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Physiologic transition from intrauterine to extrauterine life

Caraciolo J Fernandes, MD
Section Editor
Leonard E Weisman, MD
Deputy Editor
Melanie S Kim, MD


The successful transition from intrauterine to extrauterine life is dependent upon significant physiologic changes that occur at birth. In almost all infants, these changes are successfully completed at delivery without requiring any special assistance. However, about 10 percent of infants will need some intervention, and less than 1 percent will require extensive resuscitative measures at birth [1].

The physiologic changes that occur in the transition from intrauterine to extrauterine life are reviewed here. The indications and principles of neonatal resuscitation are discussed separately. (See "Neonatal resuscitation in the delivery room".)


Prior to delivery, the human fetus depends upon the placenta for gas and nutrient exchange with the maternal circulation. A discussion on the development of the placenta, which is essential for normal fetal growth and development, is found separately. (See "Placental development and physiology".)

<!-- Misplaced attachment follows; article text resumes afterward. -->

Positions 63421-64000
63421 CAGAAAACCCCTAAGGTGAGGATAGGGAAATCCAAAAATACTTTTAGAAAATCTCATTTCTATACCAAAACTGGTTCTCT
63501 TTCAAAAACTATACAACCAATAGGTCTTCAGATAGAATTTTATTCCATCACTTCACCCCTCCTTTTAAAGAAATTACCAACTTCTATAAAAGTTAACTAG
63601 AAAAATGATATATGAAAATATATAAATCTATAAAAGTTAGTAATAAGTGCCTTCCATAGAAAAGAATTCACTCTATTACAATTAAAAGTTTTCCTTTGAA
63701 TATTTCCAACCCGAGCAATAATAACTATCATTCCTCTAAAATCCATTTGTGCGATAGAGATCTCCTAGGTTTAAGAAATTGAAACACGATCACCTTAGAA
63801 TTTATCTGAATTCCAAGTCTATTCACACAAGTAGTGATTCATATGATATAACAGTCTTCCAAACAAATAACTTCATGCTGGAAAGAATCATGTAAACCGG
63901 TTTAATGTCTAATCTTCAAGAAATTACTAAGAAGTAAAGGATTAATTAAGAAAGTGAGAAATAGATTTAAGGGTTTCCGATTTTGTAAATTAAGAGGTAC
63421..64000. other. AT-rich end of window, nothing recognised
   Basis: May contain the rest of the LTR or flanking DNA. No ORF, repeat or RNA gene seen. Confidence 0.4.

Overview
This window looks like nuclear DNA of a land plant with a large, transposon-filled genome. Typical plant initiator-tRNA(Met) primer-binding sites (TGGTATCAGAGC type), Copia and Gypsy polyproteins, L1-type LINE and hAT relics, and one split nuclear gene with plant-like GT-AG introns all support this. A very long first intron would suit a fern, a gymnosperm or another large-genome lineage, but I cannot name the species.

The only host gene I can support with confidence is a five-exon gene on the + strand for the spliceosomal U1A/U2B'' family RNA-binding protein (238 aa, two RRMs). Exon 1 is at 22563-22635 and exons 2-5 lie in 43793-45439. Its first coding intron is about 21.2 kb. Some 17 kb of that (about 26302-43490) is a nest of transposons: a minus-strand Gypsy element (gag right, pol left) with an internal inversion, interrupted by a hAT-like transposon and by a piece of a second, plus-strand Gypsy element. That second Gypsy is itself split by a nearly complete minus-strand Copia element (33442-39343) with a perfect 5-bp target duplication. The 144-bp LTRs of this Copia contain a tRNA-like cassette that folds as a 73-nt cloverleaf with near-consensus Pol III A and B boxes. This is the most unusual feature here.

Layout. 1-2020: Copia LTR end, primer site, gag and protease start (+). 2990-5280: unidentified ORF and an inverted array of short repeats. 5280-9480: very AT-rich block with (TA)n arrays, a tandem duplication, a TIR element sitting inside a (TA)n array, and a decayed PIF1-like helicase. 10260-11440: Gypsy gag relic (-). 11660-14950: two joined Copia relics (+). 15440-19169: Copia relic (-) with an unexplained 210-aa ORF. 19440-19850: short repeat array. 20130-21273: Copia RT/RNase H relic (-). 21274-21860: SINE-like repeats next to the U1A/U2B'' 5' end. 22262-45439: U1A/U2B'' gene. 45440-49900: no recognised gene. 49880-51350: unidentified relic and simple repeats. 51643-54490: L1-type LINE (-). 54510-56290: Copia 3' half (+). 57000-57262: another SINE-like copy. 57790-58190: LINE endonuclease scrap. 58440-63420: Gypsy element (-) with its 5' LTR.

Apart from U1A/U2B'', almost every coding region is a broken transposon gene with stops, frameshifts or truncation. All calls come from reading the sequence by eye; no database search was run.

The low vascular resistance of the placenta and the high vascular resistance of the fluid-filled fetal lungs result in right-to-left shunts characteristic of the fetal circulation (figure 1).

Fetal circulation — In the fetus, the placenta has the lowest vascular resistance and receives 40 percent of the fetal cardiac output, which results in a low systemic pressure (figure 1). In contrast, the fetal lungs are filled with fluid, resulting in a high vascular resistance and less than 10 percent of the cardiac output going to the lungs (algorithm 1). In contrast to earlier studies in lambs, subsequent studies using magnetic resonance imaging (MRI) and Doppler ultrasound to measure fetal blood flow suggest pulmonary blood flow may be higher (11 to 15 percent of combined ventricular output) [2,3].

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Literature review current through: Nov 2017. | This topic last updated: May 12, 2017.
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